Fri, Nov 30, 2018 - Page 3 News List

Temple accused of turtle abuse

COIN POISONING?The Environment and Animal Society of Taiwan said that the temple should follow the spirit of war god Guan Gong and be kind to the animals

By Ann Maxon  /  Staff reporter

Sea turtles sit in a tank in Dayi Temple in Penghu in an undated photograph.

Photo courtesy of the Environment and Animal Society of Taiwan

A Penghu temple has been abusing endangered sea turtles for three decades by keeping them in a pond full of coins from people seeking to have their wishes granted, the Environment and Animal Society of Taiwan said yesterday.

The design and water quality of the basement-level pond are particularly unhealthy for turtles, society deputy chief executive Yu-Min Chen (陳玉敏) told a news conference in Taipei.

“Ten turtles have died at the temple in 30 years. For animals that can live up to 100 years in the wild, the death rate is highly abnormal,” Chen said.

Temple and government records showed that the temple has raised at least 18 sea turtles and currently has eight: five green sea turtles, one loggerhead sea turtle and two hawksbill sea turtles, she said.

If the temple does not improve their living conditions, the Penghu County Government should not renew its license to display endangered animals after the current one expires at the end of the month, the society said.

The pond is in an exhibit area in the basement of Dayi Temple in Jhuwan Village (竹灣).

The temple said that the exhibit area — named the Lotus Coral Cave — was built in 1986 with a budget of NT$1.08 million (US$35,019 at the current exchange rate) and decorated with coral, whale ribs and lotus lamps.

While the pond’s water is already visibly filthy, coins tossed in have further contaminated it with heavy metals, causing high levels of nickel to be found in the turtles’ blood, Chen said.

“Sea turtles are solitary animals that do not interact with each other except when they mate. This is like putting them in a prison. Confining them to such a small space causes them to fight over food and injure each other,” she said.

Due to the pool’s small size, turtles are constantly piled on top of one another and scraping their fins against the walls, she said.

“In the wild, sea turtles can dive deeper than 100m, but the pool is so shallow that they are almost touching the floor when they swim,” she said.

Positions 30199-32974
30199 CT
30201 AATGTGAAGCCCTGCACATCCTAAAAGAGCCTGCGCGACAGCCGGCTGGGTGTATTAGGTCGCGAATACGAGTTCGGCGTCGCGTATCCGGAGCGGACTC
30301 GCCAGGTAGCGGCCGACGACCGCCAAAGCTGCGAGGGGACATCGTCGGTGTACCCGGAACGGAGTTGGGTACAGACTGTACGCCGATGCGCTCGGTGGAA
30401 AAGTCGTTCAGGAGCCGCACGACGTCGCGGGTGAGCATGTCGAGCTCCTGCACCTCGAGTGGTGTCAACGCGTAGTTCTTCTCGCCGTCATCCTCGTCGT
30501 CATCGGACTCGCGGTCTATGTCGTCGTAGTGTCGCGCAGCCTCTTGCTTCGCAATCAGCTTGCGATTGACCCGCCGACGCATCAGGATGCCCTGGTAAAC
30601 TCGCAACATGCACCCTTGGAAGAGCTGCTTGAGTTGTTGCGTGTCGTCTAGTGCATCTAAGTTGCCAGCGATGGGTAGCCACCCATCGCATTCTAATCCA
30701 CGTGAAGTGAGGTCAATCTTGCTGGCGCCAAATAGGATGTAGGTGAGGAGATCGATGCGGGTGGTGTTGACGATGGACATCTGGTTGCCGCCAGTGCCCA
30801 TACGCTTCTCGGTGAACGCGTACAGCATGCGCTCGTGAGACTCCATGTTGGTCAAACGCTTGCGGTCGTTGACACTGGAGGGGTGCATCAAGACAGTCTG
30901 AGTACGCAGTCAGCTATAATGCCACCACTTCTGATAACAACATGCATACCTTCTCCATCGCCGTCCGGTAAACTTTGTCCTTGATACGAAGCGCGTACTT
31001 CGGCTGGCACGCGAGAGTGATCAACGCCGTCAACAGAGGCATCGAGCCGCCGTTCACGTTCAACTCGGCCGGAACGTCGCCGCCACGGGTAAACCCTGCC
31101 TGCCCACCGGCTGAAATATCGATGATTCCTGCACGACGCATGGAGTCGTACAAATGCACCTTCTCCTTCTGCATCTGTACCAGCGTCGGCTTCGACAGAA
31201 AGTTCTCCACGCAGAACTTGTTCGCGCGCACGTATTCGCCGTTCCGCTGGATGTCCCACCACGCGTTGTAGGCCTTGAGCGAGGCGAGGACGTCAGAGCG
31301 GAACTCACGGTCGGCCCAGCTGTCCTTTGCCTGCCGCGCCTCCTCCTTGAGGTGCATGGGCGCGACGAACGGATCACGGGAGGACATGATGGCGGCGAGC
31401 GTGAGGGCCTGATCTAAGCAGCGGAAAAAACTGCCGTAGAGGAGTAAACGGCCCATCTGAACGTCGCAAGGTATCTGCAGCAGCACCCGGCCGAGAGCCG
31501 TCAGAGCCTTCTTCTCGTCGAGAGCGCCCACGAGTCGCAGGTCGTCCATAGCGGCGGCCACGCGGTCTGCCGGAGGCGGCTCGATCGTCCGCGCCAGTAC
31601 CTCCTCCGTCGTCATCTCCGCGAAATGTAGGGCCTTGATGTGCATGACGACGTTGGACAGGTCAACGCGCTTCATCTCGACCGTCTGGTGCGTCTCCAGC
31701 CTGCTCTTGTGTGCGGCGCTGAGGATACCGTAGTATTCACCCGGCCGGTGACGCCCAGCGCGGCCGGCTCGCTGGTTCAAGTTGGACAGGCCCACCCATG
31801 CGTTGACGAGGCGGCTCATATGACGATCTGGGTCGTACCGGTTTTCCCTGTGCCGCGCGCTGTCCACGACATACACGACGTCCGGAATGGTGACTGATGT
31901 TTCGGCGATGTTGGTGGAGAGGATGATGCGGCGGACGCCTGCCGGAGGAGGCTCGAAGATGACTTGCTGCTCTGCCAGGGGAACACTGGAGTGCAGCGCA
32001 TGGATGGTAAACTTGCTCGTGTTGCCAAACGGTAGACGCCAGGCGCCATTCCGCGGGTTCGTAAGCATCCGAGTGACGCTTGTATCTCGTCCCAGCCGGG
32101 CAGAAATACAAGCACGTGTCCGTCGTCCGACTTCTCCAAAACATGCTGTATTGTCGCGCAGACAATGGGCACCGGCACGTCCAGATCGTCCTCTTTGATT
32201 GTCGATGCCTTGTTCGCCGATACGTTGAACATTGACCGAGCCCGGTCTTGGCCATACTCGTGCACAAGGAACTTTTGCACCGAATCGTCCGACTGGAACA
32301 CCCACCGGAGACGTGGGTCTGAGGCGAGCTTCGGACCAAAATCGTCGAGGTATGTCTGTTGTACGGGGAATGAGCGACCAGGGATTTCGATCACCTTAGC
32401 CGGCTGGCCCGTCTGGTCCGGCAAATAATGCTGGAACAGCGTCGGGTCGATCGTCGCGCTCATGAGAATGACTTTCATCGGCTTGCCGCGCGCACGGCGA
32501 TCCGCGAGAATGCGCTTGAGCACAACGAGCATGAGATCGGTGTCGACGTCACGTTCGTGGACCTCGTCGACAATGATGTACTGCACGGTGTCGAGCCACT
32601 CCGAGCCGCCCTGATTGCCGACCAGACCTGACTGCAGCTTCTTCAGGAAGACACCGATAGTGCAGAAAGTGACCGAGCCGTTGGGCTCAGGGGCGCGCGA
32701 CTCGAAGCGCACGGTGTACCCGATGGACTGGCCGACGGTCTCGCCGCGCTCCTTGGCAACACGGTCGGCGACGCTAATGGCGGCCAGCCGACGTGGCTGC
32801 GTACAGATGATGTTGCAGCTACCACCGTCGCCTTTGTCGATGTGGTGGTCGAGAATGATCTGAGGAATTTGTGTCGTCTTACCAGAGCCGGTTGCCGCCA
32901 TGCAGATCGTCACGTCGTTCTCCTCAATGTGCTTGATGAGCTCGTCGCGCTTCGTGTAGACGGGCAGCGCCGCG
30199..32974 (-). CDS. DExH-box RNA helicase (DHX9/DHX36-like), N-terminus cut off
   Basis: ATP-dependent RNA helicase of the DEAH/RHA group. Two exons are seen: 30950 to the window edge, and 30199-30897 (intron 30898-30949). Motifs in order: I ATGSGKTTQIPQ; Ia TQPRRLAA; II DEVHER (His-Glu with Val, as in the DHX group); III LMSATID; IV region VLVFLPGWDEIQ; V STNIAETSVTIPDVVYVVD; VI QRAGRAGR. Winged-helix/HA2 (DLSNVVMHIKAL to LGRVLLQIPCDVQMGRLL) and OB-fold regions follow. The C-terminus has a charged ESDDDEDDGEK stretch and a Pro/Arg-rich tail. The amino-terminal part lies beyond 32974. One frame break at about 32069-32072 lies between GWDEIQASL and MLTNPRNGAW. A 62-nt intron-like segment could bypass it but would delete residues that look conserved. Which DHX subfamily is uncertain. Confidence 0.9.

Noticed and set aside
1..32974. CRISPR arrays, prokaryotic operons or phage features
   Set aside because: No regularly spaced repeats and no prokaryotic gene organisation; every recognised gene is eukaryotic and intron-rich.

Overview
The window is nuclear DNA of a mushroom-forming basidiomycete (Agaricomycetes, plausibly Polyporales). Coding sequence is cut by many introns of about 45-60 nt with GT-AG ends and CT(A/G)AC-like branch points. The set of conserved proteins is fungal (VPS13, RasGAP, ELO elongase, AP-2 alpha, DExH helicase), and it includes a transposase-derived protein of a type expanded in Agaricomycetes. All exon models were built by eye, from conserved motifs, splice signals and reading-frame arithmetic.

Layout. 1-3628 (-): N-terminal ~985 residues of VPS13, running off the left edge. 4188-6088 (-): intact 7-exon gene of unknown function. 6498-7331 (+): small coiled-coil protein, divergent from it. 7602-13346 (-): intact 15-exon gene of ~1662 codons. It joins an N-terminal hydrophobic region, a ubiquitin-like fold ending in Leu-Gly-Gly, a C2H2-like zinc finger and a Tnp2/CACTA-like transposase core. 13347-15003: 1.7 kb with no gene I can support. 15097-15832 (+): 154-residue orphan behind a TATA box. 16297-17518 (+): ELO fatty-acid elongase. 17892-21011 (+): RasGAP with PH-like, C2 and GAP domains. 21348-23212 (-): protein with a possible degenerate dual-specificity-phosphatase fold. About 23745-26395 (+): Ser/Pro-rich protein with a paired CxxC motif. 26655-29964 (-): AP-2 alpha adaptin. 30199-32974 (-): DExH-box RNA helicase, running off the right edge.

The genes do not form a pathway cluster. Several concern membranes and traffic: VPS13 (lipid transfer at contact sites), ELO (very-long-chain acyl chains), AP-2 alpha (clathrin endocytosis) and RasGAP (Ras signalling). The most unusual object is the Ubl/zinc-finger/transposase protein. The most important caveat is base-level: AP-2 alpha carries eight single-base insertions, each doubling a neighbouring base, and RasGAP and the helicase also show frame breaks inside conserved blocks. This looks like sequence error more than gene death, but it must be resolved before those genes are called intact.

The temple in June last year agreed to several measures to improve the pool, including expanding it to an outdoor area to allow access to sunlight, but so far “nothing has been delivered,” she said.

“If the turtles’ living conditions are not improved, the Penghu County Government should assess the possibility of transferring the animals to a different facility or releasing them into the wild,” Chen said.

The temple in 1986 began raising sea turtles that were accidentally caught by fishermen and has been allowed to keep them, because the Wildlife Conservation Act (野生動物保育法), promulgated in 1989, was not retroactive, she said.

While sea turtles are not linked to Guan Gong (關公), a Chinese god of war worshiped at the temple, they are believed to bring good luck to seafarers, which is important in a fishing town, she said.

“The temple should follow the spirit of Guan Gong and be kind by allowing the turtles to be moved to a better environment and let experts assess the possibility of releasing them to the wild,” she said, urging the public to support the cause.

“The temple has received permission from the government to keep and display such turtles. Having been held captive for too long, the turtles do not have the ability to survive in the wild,” the temple’s management committee said.

The turtles undergo health checks by experts at the Penghu Marine Biology Research Center, the Penghu Animal Disease Control Center and National Taiwan Ocean University every year, the committee said.

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